Cultural ecologist and geophilosopher David Abram, who coined the phrase “the more-than-human world” (in order to describe nature as a realm that thoroughly includes humankind with all our culture yet also necessarily exceeds human creativity and culture) aims the careful language of his writing and speaking toward a reenchantment of matter. He was the first philosopher to call for an attentive reappraisal of “animism” as a uniquely ecological way of perceiving, speaking, and thinking; his writings are now associated with a broad movement, among both academics and environmental activists, often termed the “new animism.”

These are just a few of the diverse ways that practitioners of spiritual ecology, within different spiritual traditions and disciplines, bring our awareness back to the sacred nature of the animate earth.

Environmental conservation

Main article: Conservation movement

The environmental conservation field has been informed, shaped, and led by individuals who have had profound experiences of nature’s sacredness and have fought to protect it. Recognizing the intimacy of human soul and nature, many have pioneered a new way of thinking about and relating to the earth.

Today many aspects of the environmental conservation movement are empowered by spiritual principles and interdisciplinary cooperation.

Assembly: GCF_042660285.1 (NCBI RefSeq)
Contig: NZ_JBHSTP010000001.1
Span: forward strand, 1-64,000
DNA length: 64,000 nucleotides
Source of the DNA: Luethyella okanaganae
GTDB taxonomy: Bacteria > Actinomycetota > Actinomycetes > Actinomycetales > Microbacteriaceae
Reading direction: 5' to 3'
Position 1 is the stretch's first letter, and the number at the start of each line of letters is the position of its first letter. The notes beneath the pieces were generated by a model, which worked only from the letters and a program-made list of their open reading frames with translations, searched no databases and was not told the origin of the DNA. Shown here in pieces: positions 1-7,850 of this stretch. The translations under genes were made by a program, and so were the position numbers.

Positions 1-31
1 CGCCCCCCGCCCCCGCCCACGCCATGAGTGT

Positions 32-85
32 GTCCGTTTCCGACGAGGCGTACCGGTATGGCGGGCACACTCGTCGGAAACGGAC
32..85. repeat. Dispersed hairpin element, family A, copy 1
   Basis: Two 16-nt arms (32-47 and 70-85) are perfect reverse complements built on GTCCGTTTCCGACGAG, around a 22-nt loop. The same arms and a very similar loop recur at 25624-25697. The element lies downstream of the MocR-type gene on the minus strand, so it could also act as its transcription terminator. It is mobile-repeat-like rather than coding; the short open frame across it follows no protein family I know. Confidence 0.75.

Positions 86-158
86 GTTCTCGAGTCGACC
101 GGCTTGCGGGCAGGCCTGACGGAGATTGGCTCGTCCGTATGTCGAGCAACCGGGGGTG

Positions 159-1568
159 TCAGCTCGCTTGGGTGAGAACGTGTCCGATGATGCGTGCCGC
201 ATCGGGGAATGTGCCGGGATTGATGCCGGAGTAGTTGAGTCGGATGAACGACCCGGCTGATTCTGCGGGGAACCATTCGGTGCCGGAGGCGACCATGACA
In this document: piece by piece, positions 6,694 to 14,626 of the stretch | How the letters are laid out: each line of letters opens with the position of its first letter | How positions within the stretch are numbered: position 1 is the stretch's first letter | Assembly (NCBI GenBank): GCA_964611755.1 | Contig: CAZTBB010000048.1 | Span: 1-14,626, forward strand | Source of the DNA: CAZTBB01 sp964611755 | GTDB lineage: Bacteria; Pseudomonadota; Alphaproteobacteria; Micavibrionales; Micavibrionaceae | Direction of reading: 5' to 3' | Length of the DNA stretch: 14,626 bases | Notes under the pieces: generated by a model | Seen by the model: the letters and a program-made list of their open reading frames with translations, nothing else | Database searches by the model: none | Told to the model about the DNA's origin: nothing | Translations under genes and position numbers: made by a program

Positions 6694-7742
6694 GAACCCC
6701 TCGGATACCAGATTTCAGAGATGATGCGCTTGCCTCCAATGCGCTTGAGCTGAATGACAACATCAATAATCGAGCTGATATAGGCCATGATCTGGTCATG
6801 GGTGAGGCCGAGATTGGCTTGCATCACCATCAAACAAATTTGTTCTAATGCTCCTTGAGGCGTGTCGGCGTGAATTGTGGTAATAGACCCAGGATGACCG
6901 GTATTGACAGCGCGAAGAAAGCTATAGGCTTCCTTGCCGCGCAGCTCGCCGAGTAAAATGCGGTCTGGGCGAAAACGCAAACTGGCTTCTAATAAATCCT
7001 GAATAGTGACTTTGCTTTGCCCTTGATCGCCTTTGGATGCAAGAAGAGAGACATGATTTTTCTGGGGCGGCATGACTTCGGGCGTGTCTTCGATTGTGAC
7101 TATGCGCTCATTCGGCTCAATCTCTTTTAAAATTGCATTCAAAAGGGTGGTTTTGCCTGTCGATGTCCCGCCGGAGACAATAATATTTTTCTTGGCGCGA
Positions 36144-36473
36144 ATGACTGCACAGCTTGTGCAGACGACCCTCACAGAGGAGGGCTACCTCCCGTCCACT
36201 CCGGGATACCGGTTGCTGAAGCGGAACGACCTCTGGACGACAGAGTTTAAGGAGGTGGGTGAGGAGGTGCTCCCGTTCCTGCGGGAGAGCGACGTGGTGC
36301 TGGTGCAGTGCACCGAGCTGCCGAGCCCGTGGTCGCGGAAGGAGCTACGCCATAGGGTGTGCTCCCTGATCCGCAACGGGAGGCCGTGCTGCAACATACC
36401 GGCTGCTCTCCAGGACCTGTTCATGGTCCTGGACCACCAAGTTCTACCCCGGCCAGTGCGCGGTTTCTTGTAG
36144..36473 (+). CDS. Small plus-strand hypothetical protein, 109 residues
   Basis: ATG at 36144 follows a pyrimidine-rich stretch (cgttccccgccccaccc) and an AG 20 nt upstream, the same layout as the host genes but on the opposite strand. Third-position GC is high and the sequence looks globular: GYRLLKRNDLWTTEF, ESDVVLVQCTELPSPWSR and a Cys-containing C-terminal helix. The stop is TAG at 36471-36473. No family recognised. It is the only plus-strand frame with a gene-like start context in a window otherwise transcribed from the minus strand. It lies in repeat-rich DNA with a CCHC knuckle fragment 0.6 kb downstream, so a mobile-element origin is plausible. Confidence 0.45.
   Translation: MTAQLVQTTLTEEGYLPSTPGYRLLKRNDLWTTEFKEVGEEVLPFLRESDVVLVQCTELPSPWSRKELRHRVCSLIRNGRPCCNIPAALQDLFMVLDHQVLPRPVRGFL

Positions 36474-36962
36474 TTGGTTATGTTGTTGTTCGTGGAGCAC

Robin Wall Kimmerer, Professor of Environmental and Forest Biology at the State University of New York College of Environmental Science and Forestry, has recently founded the Center for Native Peoples and the Environment which bridges scientific based study of ecology and the environment with traditional ecological knowledge, which includes spirituality. As she writes in this piece from Oxford Journal BioScience: “Traditional ecological knowledge is increasingly being sought by academics, agency scientists, and policymakers as a potential source of ideas for emerging models of ecosystem management, conservation biology, and ecological restoration. It has been recognized as complementary and equivalent to scientific knowledge… Traditional ecological knowledge is not unique to Native American culture but exists all over the world, independent of ethnicity. It is born of long intimacy and attentiveness to a homeland and can arise wherever people are materially and spiritually integrated with their landscape.”